What is an iris diaphragm?

And how do they work?

Iris parts

An iris diaphragm, for the uninitiated, is a mechanical device used traditionally for regulating the passage of light. It achieves this by blocking excess light, allowing only a controlled amount through a variable aperture mechanism.

Sometimes just called an ‘iris’ for short (or irises if referring to more than one) they can typically be found in all sorts of devices, such as: cameras, microscopes and theatrical spotlights. But are also used in non-optical applications such as; gas flow control, orientation/gripping mechanisms and even used to ensure the perfect portion of spaghetti!.

Irises are mesmerising when first seen in operation, appearing almost organic in the way their aperture can change size so fluidly. As such it may not be immediately obvious as to how they achieve this, as their mechanism is hidden away in the outer ring. But surprisingly there is a very simple mechanical movement going on.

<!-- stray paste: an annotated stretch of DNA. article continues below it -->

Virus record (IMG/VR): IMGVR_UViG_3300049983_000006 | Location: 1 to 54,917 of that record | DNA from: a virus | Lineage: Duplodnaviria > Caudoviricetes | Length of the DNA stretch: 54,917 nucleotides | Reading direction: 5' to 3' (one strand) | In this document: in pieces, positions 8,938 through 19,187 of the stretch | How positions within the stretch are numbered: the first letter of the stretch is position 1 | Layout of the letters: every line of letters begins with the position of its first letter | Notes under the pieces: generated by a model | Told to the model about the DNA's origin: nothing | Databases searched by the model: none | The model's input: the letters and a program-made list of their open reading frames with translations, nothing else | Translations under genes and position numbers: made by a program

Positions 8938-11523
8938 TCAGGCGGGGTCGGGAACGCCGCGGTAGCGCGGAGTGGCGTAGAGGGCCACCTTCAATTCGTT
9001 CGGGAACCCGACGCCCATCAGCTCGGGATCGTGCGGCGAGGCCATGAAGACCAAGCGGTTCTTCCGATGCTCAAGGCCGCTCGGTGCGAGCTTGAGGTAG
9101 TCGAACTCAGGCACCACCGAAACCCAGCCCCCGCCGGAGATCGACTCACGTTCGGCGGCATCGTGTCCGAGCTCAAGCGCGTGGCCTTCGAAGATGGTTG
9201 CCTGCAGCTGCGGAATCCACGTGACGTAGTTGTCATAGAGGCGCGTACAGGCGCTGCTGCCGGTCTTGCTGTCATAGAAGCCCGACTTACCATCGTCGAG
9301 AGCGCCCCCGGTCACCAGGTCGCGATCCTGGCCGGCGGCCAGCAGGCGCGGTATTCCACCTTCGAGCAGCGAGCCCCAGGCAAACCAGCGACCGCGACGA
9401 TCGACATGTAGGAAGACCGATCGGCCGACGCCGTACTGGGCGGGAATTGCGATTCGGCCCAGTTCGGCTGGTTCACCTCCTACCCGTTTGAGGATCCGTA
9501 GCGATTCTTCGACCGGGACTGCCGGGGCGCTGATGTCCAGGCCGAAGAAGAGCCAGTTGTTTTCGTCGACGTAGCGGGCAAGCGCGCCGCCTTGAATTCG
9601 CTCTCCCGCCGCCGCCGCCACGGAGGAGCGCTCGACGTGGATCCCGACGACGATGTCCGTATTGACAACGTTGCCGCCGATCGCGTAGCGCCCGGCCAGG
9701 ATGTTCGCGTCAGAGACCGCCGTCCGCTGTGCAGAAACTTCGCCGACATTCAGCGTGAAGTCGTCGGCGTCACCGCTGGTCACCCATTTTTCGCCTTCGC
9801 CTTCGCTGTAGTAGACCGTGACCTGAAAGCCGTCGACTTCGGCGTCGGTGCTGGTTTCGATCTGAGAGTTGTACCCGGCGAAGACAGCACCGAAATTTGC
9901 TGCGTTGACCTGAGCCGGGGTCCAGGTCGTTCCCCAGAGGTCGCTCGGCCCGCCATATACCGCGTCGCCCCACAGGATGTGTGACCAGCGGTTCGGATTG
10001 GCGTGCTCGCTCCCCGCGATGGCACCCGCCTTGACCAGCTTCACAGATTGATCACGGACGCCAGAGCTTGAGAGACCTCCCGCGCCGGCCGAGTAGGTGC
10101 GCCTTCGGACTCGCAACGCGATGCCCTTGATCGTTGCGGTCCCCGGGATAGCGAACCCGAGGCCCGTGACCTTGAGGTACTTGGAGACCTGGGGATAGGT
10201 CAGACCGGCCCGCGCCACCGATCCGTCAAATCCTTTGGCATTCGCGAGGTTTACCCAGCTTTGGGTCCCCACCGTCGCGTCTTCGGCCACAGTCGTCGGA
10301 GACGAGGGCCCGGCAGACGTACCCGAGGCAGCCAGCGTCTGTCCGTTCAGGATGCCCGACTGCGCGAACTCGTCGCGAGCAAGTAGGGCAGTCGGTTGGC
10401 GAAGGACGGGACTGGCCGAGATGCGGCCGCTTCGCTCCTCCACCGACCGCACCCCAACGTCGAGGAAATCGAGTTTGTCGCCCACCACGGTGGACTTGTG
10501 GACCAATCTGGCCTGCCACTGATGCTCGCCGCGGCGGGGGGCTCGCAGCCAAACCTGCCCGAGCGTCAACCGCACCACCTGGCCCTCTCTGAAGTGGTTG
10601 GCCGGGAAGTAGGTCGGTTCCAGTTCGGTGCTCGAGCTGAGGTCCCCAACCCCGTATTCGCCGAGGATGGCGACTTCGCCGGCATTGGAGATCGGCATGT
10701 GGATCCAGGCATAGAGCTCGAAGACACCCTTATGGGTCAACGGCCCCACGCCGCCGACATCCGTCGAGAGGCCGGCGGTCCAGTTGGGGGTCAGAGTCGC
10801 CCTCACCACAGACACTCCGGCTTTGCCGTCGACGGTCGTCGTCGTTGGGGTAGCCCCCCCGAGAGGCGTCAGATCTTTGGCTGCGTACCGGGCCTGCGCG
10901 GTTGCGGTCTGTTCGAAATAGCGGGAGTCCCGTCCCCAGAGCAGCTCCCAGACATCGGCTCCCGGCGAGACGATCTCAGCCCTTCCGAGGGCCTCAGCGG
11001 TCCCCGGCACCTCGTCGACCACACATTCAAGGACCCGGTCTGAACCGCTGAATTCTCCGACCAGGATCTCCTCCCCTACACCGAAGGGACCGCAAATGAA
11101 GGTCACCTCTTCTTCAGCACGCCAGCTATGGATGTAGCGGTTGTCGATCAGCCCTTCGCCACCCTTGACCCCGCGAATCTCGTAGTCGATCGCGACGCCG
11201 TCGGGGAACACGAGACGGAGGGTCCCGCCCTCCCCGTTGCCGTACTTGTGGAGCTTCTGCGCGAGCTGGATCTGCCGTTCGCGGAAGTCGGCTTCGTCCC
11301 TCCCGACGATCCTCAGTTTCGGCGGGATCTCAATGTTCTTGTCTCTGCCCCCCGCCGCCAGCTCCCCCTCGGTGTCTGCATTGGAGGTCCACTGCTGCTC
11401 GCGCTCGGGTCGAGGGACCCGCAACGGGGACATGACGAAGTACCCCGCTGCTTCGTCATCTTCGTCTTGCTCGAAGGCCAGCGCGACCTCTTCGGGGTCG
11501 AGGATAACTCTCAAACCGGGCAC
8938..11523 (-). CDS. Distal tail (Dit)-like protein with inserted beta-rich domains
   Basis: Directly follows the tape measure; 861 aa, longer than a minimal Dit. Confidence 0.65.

The Mechanism

The mechanism functions by the use of an array of movable blades or leaves (leafs?). These are tucked away in an overlapping fashion inside of the circular body of the iris.

The blades are all hinged at one end and sweep towards the centre of the iris in unison, thus creating an adjustable aperture.


Most irises follow a similar geometric pattern, and as such designing one is just like a puzzle that needs solving. Something the Iris Calculator, we feel, does rather well!